Don Luce, a Buffalo Sabres player said in the press, “It was a great building. The fans were right there, and they were just part of the team … Just playing there was awesome. It was a very solid building because when they raised the roof, most buildings you couldn’t do that to. It was well built. It’s tough to see it go.”
The Aud site was further complicated because of its strategic position bordered by the “Skyway” with heavy traffic, a major trunk line for the sewer system, a big water transmission line and rapid transit. Then there’s the steel prices faltering. Buffalo Rising, an Internet site, said that the original demolition bid went to Ontario Specialty Contracting Inc. (OSC), but “OSC opted out of the demolition deal based on the current poor market price of scrap metal.”
Built During the
Water draws people, which often leads to commerce. Many cities have made great use of their inner coastal areas. San Francisco has long been famous for its Fishermen’s Wharf, and many years ago the inner harbor of Baltimore was rescued from its slum-like conditions to become an attractive destination.
Buffalo’s waterfront was different because working steel mills still lined the area until fairly recently. For example, not far from the Canal Side efforts stands a still very busy large General Mills plant.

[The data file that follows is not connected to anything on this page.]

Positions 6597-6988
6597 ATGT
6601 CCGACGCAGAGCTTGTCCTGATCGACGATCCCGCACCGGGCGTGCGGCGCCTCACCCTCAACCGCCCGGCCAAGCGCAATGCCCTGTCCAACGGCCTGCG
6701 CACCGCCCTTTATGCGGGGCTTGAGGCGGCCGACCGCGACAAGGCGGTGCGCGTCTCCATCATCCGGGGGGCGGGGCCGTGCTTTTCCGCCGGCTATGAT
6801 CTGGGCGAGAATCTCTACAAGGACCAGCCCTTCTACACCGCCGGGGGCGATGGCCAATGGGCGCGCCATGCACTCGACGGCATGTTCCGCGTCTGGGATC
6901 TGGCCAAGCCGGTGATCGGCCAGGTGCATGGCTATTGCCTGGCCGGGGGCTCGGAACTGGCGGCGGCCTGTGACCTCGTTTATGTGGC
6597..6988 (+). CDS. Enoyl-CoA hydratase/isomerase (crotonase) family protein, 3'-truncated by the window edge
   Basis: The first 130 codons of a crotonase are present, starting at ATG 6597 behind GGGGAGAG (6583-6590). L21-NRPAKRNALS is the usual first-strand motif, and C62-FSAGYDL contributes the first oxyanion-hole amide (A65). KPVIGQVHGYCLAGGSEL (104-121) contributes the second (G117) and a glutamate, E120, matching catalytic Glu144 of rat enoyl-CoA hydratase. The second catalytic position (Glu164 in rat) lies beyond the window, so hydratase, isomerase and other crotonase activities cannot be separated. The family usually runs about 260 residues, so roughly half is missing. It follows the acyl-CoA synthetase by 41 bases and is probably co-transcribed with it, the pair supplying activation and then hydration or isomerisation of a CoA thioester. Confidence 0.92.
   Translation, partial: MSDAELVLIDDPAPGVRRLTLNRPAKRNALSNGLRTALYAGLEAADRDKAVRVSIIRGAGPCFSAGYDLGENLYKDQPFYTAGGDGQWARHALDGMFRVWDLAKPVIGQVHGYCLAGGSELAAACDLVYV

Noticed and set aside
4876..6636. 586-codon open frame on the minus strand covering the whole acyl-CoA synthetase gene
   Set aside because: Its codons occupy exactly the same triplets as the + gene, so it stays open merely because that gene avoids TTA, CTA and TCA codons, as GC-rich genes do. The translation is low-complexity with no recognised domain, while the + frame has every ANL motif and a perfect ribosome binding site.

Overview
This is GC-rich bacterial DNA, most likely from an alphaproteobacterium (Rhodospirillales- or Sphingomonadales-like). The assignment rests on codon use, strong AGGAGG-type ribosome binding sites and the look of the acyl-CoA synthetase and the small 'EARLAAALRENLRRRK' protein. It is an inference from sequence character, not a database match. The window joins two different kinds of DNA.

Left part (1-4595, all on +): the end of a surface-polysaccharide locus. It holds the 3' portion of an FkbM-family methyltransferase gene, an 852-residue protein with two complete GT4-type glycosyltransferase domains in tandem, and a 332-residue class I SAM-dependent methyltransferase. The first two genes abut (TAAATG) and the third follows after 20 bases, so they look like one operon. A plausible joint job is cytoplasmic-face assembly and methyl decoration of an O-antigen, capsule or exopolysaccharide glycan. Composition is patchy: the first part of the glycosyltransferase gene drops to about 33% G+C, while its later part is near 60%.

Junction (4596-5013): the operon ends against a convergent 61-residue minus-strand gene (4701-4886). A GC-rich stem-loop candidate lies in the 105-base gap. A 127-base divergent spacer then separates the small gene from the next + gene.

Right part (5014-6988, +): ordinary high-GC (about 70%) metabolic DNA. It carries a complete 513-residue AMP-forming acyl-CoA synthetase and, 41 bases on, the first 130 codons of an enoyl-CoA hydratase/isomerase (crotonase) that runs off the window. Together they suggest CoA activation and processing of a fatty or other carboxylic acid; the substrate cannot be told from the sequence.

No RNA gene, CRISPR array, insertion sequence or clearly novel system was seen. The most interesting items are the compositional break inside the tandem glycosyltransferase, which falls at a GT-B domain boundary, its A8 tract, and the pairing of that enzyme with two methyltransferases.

The Erie Canal Harbor Development Corporation (ECHDC), launched in 2005, is devoted to reclaiming for restoration and renewal one of America’s greatest historic treasures — the end of the late great Erie Canal.
The harbor front itself, where the old Aud is being razed, is part of the Erie Canal Harbor, built in 1825 as the western terminus of the Erie Canal. There is no overestimating the Erie Canal’s influence on the growth of upstate New York. The big ditch became the life’s blood of commercialism and progress in the state’s frontier, and grew to become one of the world’s greatest business corridors.
The area was teeming with canal and rail traffic passing from the Atlantic seaboard across the Great Lakes. As a result, Buffalo grew from a village to a thriving metropolis, eventually becoming the largest inland port in the nation as well as the unofficial grain capital of North America.
The arrival of trains and automobiles in the early 20th century led to the demise of the old Erie Canal harbor and its influence. In time, the site was covered over with stone and dirt to become streets and parking.
The area remained quiet until a period during the 1930s when the federal government pumped public works dollars into the national economy in an effort to stem the Great Depression. In Buffalo, that led to the replacement of the aging Broadway Auditorium, the city’s only convention space.
The new auditorium was to be located between Lower Terrace and Lake Streets. It cost $2,700,000 and occupied a spot in the oldest part of Buffalo that was at one end of what was once the Erie Canal. The cornerstone was laid on Nov. 30, 1939.